Mom saved everything! She was from Pap’s generation where they had lived through hard times and learned to be very frugal. She said it made her sad to see young folks throw good stuff away.

  • Reply
    Betty "JO" Eason Benedict
    May 31, 2018 at 8:49 am

    Not silly at all!!! I have heard of and recently had an encounter with a Cardinal, which led me to do more research. I will always think or maybe just want to think, for a number of reasons, that it was from my Dad. Are there any Appalachian stories about this?

    • Reply
      B. Ruth
      June 1, 2018 at 9:27 pm

      Betty “JO” Eason Benedict…
      I am answering this before reading your link…Yes, “When Cardinals appear, angels are near!” Heard this little saying for years. When my son was in comfort care/palliative care his last days in the hospital. He had many Cardinals frequent the windows about his head. The nurses told us they would see them but never on the shrub by the windows or so many. My son told me, “Mom, I will come visit you after I’m gone to heaven…maybe I’ll be like a Cardinal. After it was all over and a few weeks had passed, a Cardinal chirped his attention getting sound so loud that it shook me to my toes…right at the feeder on the kitchen window sill…I went over, tears falling, and just asked if it was him…the cardinal cocked his head and looked me right in the eye chirped another couple of times before he flew to the tree limb…still looking at me…I had seen many Cardinals at my feeders, but never experienced anything like this in my life…He visits constantly…brings more with him and I still think positively that it was him or his guardian angel letting me know he was home and doing fine…

  • Reply
    Ron Stephens
    May 31, 2018 at 8:48 am

    I’m with Pap. Just sounds like country living to me. Instead of thinking it is strange to save bits and bobs, it ought to be thought strange to throw away so much. At least I think so. It is so frustrating that things are not made to be fixed. I think I have posted this before, but I think being wasteful usually means ingratitude. And the whole idea of saving is for “somebody”, not just the saver, to get use out of it.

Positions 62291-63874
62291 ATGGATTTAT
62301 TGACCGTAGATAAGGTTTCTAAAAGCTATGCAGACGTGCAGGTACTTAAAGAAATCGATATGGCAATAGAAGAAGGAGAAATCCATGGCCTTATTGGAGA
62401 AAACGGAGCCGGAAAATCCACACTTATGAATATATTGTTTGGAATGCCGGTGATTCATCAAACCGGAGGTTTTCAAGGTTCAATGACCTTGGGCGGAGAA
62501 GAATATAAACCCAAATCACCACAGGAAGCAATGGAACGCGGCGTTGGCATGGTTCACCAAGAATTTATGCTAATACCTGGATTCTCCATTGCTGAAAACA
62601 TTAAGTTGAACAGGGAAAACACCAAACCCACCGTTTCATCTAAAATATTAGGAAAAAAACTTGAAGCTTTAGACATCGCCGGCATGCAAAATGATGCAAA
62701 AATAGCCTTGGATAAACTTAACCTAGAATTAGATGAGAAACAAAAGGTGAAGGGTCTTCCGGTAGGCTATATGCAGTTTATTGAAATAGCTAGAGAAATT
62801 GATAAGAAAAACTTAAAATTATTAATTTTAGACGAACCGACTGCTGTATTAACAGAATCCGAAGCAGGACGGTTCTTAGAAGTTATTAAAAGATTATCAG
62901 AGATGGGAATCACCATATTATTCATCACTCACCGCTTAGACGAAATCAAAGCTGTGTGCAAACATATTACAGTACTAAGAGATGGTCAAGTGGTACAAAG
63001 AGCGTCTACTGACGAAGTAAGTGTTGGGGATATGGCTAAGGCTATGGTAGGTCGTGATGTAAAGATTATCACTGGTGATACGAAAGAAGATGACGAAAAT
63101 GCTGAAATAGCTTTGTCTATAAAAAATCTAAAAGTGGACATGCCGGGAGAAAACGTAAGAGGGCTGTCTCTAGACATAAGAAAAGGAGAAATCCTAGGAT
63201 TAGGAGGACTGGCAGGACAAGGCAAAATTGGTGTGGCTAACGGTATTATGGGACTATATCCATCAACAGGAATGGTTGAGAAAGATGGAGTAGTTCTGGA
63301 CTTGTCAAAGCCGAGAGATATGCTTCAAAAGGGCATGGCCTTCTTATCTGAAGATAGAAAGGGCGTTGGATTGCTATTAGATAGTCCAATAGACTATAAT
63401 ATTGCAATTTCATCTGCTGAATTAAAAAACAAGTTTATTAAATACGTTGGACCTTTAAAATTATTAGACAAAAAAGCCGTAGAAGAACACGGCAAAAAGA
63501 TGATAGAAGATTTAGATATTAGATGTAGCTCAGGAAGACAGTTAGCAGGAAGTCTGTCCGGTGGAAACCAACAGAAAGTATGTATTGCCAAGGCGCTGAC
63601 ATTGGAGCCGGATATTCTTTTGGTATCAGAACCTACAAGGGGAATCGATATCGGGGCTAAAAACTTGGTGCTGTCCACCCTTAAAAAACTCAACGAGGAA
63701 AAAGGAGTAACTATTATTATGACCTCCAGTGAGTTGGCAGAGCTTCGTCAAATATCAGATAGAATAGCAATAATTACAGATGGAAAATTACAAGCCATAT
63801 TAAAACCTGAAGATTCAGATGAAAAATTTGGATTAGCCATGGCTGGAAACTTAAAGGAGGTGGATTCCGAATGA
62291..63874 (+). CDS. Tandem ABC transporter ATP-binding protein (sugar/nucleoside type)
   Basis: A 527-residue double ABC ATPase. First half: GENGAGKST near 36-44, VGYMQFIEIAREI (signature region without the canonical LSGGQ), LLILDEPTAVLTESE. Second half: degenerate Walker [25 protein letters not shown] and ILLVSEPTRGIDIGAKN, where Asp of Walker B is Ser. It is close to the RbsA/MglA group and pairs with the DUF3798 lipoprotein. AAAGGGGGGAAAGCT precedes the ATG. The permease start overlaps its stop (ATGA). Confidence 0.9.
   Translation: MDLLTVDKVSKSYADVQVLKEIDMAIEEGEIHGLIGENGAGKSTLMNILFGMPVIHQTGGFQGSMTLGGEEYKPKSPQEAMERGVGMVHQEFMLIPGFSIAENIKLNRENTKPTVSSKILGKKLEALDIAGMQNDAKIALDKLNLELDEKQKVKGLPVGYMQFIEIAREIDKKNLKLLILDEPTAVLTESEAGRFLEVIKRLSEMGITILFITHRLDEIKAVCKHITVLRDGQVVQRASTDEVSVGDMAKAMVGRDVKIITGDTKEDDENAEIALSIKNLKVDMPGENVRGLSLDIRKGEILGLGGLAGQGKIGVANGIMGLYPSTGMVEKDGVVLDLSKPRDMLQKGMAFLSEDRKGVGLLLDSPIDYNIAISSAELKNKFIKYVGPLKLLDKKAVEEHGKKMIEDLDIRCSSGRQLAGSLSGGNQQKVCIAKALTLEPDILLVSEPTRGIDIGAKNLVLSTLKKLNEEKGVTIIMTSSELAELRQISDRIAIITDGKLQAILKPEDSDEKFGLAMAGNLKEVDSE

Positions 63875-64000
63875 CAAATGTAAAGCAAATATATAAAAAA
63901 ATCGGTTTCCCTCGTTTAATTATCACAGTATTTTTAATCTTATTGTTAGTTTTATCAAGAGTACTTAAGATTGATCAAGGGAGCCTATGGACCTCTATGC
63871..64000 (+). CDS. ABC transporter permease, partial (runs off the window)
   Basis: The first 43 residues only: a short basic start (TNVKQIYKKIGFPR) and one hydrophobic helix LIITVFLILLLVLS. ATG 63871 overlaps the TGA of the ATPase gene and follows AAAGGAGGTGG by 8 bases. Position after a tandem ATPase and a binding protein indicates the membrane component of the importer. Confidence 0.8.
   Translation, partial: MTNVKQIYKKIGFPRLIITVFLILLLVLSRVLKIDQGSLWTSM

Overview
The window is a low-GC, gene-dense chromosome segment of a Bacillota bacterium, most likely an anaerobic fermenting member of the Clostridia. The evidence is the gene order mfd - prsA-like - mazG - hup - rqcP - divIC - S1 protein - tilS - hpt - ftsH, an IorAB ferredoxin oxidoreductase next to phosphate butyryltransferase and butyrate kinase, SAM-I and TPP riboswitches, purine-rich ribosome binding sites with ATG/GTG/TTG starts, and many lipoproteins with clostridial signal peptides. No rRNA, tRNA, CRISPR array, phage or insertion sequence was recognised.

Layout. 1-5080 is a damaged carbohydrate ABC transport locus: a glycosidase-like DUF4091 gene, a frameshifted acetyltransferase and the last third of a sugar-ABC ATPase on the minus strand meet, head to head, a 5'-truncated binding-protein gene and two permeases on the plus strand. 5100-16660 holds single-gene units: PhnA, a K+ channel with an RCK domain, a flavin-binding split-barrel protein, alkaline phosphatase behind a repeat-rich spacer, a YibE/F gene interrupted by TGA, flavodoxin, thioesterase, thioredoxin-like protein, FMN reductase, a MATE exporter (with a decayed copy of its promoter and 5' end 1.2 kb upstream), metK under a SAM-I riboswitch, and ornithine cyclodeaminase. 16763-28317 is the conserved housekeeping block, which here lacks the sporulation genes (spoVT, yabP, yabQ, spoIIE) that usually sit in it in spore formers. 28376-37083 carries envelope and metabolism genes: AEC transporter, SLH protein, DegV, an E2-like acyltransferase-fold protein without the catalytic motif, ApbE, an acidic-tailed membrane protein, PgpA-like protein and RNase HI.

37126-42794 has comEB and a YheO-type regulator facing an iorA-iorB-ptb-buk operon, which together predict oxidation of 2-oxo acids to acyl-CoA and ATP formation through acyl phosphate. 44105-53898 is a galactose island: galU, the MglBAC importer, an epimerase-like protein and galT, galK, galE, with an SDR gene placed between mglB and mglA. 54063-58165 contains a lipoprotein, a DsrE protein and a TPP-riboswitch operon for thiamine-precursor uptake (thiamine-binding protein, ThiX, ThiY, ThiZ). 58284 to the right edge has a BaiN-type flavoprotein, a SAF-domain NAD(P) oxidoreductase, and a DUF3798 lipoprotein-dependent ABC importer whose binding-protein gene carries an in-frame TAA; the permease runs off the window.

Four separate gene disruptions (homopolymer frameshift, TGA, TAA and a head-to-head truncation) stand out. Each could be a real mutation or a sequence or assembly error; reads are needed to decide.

Think of “American Pickers”. They’ll be talking to one of those saving kinds of folks and will mention something particular. And the saver will say, “I think I have one of those here somewhere.” And they will soon find it if it has been waiting 20 years.

  • Reply
    May 31, 2018 at 8:39 am

    I don’t think my brother threw anything away, either, but he lived out in the country. He did plumbing work on the side, and many of these folks lived out in the country, so he couldn’t go to a nearby store if he needed something.

  • Reply
    May 31, 2018 at 8:04 am

    Keepin’, storin’, scavengin’, fixin’, restorin’, re-usin’, re-purposin’, re-cyclin’ – – all sound perfectly normal – – and wise and thrifty – -to me.
    Just be organized about it so you can find “it” again and won’t trip over it – – don’t be a “stuffer”!

  • Reply
    Miss Cindy
    May 31, 2018 at 7:09 am

    Tip, I know that Pap is with you and often sends you messages. It’s hard for me to realize that he is gone, his so present to me, as if we could have a conversation.
    He was such a fine man, his goodness is ever present!
    I’m gonna start looking for things in the trees next time I’m at Granny’s.

  • Reply
    May 31, 2018 at 6:51 am

    That doesn’t sound silly to me, Tipper.

  • Reply
    May 31, 2018 at 6:46 am

    I’m bad to hang on to stuff, just in case, but probable never use it, but on occasion it does come in handy, take after my Dad on that respect, he was always fixen stuff, some call a tinkerer, but he always kept the dryer going or the truck/car going, I was suppose to be a welder by trade but ended up in the electrical field so I keep all kinds of metal just in case and I worked maintenance in the Substation Crew for about 12yrs so fixen and keeping parts needs to be in your blood, to do that kinda work.

  • Reply
    Don Byers
    May 31, 2018 at 6:23 am

    Pap sounds like my Granddad, Nick Byers. He never threw anything away…….I inherited that trait. I have a “throwin’ away “about every 5 years.

  • Reply
    Sheryl Paul
    May 31, 2018 at 6:18 am

    We lived in a house in the middle of nowhere for many years, we were constantly finding things in trees. Once a pipe someone had stuck in the branches. It had stayed there so long the tree grew around it.